From the New York Times bestselling author of The Dovekeepers and The Museum of Extraordinary Things: a forbidden love story set on the tropical island of St. Thomas about the extraordinary woman who gave birth to painter Camille Pissarro; the Father of Impressionism.

Growing up on idyllic St. Thomas in the early 1800s, Rachel dreams of life in faraway Paris. Rachel's mother, a pillar of their small refugee community of Jews who escaped the Inquisition, has never forgiven her daughter for being a difficult girl who refuses to live by the rules. Growing up, Rachel's salvation is their maid Adelle's belief in her strengths, and her deep, life-long friendship with Jestine, Adelle's daughter. But Rachel's life is not her own. She is married off to a widower with three children to save her father's business. When her husband dies suddenly and his handsome, much younger nephew, Fréderick, arrives from France to settle the estate, Rachel seizes her own life story, beginning a defiant, passionate love affair that sparks a scandal that affects all of her family, including her favorite son, who will become one of the greatest artists of France.

Building on the triumphs of The Dovekeepers and The Museum of Extraordinary Things, set in a world of almost unimaginable beauty, The Marriage of Opposites showcases the beloved, bestselling Alice Hoffman at the height of her considerable powers. Once forgotten to history, the marriage of Rachel and Fréderick is a story that is as unforgettable as it is remarkable.

***Many thanks to Net Galley and Simon & Schuster for the advanced reader's copy of this novel in exchange for an honest review.***

This insomniac's opinion:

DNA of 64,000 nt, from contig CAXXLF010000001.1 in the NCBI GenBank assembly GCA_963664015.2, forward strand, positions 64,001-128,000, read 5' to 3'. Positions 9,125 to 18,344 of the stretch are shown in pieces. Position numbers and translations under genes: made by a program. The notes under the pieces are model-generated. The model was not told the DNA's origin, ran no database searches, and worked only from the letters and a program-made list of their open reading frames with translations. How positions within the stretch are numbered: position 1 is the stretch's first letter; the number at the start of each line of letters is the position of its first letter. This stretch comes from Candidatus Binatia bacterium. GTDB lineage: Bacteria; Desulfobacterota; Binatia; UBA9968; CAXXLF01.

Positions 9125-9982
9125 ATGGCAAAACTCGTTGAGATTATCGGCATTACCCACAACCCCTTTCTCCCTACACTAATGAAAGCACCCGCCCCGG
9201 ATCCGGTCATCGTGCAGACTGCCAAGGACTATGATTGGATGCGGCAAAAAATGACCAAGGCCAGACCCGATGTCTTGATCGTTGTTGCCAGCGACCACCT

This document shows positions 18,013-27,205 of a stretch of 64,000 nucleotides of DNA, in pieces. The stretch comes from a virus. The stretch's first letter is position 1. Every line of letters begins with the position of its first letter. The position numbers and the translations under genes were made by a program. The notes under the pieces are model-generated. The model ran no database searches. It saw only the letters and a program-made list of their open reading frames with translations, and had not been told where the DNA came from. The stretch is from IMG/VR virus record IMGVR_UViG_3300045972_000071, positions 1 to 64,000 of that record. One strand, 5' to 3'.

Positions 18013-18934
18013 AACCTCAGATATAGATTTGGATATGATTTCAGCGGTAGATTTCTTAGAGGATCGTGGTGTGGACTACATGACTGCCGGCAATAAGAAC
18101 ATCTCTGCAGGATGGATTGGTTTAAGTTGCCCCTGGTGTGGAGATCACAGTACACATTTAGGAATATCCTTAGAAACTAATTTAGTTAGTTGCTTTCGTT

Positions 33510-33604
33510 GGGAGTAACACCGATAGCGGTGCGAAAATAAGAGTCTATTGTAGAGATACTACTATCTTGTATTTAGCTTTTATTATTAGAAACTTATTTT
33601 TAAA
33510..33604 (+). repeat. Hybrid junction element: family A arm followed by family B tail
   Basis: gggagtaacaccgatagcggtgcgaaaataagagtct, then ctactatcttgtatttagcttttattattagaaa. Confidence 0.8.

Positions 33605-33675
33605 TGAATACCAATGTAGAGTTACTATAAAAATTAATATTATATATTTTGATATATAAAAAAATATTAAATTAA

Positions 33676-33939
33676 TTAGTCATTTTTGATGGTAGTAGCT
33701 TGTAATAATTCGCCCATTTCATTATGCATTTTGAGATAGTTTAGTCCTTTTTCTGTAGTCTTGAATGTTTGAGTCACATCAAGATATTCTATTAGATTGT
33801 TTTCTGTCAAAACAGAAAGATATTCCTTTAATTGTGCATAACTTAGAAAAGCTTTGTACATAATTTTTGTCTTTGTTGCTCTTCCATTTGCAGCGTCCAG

I adore Alice Hoffman. She is a wonderfully descriptive writer that has a way of weaving magic into stories as if it were real. I always request her galleys when I see them and own quite a few of her novels. 

This novel is full of strong female characters(one thing that I love about Alice Hoffman) and Rachel stole my heart right from the beginning. The story was epic in scope and followed Rachel through love and many episodes of deep heartache. 

If you love fiction based on historical characters, you would likely enjoy this novel. Hoffman always is a master of research and leaves you feeling as if you were there on St. Thomas island. 


Worth staying up all night to read?


I loved the novel, but it certainly is long and slower paced. So, not typical stay-up-all-night reading. 

Rating: 


4 stars. 

The Color of our Sky by Amita Trasi


Book synopsis(via Goodreads):



A sweeping, emotional journey of two childhood friends—one struggling to survive the human slave trade and the other on a mission to save her—two girls whose lives converge only to change one fateful night in 1993.

India, 1986: Mukta, a ten-year-old girl from the lower caste Yellamma cult of temple prostitutes has come of age to fulfill her destiny of becoming a temple prostitute. In an attempt to escape this legacy that binds her, Mukta is transported to a foster family in Bombay. There she discovers a friend in the high spirited eight-year-old Tara, the tomboyish daughter of the family, who helps her recover from the wounds of her past. Tara introduces Mukta to a different world—ice cream and sweets, poems and stories, and a friendship the likes of which she has never experienced before.As time goes by, their bond grows to be as strong as that between sisters. In 1993, Mukta is kidnapped from Tara’s room.